Earlier this fall in Portland, an unattributed mural of Gov. Paul LePage draped in Ku Klux Klan regalia appeared on a city-sanctioned street-art wall along the city’s Eastern Promenade Trail. A chain of provocative epithets written in capital letters accompanied his caricature: “RACIST,” “HOMOPHOBE,” “MORON,” “GOVERNOR.” An eye-catching red line traversed his job title.

The mural came on the heels of LePage’s now well-publicized claims that the state’s drug problem is the fault of men of color from out of state. Portland Mayor Ethan Strimling swiftly ordered the mural be removed.

Historically, as the argument goes, Maine has been on the right side of race politics. Maine, of course, entered the Union as a “free” state in 1820. Today, this narrative — marked by an imagined post-racial America in the “Age of Obama” — gets taken up under the “race-isn’t-an-issue-here” mantra. But the truth is that Maine’s history is riddled with the strains white supremacy New Englanders generally reserve for the South.

The Maine chapter of the KKK inducted more than 150,000 mostly male members from 1923 to 1925, a figure that at the time accounted for nearly a fifth of the Maine’s population and dwarfed KKK membership in Louisiana and Alabama, according to a 1930 Washington Post article. By 1930, however, the Maine Klan had all but disappeared.

The history of the Klan in Maine has rarely been told. Perhaps its omission is attributable to the challenge it poses to the way Maine chooses to narrate its historical and contemporary engagement with white supremacy. Against the backdrop of Maine’s dalliance with the KKK, LePage’s racially charged rhetoric helps to explain to a degree how LePage’s politics found legitimation in the electorate.

Rise of the Maine Klan

The Klan emerged in Maine around 1921, and it remained relatively disorganized until early 1923. A number of historians trace the official founding of the Maine chapter of the KKK to February 1923, when it held a meeting at Portland City Hall.

The Portland Press Herald reported that 4,000 women and men gathered to listen to a sermon delivered by King Kleagle F. Eugene Farnsworth. An additional 1,000 people were turned away at the door because of a lack of space. Farnsworth gave a rousing speech to the city’s Anglo community in which he vituperated Catholics, hyphenated Americans and immigrants.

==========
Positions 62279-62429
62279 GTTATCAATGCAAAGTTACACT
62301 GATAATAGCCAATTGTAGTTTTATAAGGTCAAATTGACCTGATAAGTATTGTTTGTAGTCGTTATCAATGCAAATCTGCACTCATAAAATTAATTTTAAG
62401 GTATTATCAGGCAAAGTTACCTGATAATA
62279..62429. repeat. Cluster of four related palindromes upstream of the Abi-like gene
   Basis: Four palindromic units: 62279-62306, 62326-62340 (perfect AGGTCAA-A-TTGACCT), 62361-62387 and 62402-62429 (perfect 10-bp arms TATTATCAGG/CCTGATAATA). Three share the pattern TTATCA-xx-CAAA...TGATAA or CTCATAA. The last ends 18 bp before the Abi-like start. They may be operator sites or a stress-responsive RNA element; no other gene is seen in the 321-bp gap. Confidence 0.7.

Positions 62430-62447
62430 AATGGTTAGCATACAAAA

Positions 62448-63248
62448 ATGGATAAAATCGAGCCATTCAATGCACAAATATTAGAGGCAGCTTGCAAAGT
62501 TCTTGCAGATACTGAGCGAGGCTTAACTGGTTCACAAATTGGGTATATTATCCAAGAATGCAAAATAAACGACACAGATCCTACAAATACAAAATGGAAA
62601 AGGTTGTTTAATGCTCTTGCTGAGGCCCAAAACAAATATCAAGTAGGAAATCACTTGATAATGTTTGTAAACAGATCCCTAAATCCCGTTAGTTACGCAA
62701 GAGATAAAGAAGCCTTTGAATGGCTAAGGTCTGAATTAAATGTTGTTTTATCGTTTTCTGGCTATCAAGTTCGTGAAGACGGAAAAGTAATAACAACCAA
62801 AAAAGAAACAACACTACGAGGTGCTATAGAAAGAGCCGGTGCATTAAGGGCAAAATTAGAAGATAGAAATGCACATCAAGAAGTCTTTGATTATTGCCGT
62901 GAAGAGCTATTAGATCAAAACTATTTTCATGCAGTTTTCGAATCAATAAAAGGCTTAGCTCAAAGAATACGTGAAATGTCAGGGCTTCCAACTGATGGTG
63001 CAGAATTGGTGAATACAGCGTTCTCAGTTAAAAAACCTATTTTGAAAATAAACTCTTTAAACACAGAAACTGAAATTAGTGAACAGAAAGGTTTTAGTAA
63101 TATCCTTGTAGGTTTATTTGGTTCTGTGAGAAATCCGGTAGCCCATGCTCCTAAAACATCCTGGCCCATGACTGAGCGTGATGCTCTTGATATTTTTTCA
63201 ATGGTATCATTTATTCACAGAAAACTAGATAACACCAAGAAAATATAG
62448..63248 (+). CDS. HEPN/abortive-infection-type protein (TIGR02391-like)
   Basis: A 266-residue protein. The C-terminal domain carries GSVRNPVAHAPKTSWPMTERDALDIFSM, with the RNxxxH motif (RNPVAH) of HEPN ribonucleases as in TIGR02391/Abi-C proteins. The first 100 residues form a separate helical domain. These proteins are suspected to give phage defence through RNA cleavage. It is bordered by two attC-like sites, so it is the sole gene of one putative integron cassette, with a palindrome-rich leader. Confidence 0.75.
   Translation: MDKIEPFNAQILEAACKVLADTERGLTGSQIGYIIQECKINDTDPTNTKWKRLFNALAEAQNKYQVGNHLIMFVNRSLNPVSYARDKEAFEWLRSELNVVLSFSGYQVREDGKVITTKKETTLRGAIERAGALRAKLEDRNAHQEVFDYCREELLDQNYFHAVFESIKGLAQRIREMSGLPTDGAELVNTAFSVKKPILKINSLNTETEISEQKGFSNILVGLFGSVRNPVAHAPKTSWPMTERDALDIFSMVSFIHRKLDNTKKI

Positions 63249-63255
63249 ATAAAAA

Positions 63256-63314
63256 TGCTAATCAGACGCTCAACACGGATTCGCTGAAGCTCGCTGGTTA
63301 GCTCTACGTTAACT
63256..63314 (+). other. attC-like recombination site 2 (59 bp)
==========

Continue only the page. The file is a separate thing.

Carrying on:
The KKK’s message to its constituency was simple: non-Anglo, non-Protestant “aliens” should be forcibly expunged from the state. To meet its objective, the Klan began sending threatening letters to Jews, Catholics and African-Americans living in and around Portland.

One such letter was obtained by the Press Herald and reproduced in 1923: “N——- you have until Saturday, December 9, 1922, to pack and go … N——- than Klan gives but one warning. This is it … Your DOOM is already sealed … By order of the High Klokard of the Ku Klux Klan.”

Though the Klan’s antipathy for Portland’s black residents was undeniable, the fraternal order generally focused much of its attention on targeting Catholics — especially French-Canadian Catholics, who at the time were not considered fully white.

Between 1840 and 1930 nearly 1 million French-Canadians left Quebec for the United States, with many settling in New England. Most landed in urban centers such as Lewiston and Biddeford with the hope of securing employment in a lumber or textile mill. French-Canadians quickly began to supplant the Irish as the predominant source of cheap, exploitable labor.

In Lewiston, for instance, French-Canadians constituted nearly half of the city’s residents by 1920. In January 1924, the Maine Klansman reported that “if anyone walks down Lisbon Street in Lewiston, he will certainly think that he is in Quebec, or an alien land, instead of the United States. French is spoken nearly everywhere.”

Political power

Throughout the mid-1920s the Klan enjoyed deep influence in local and state politics.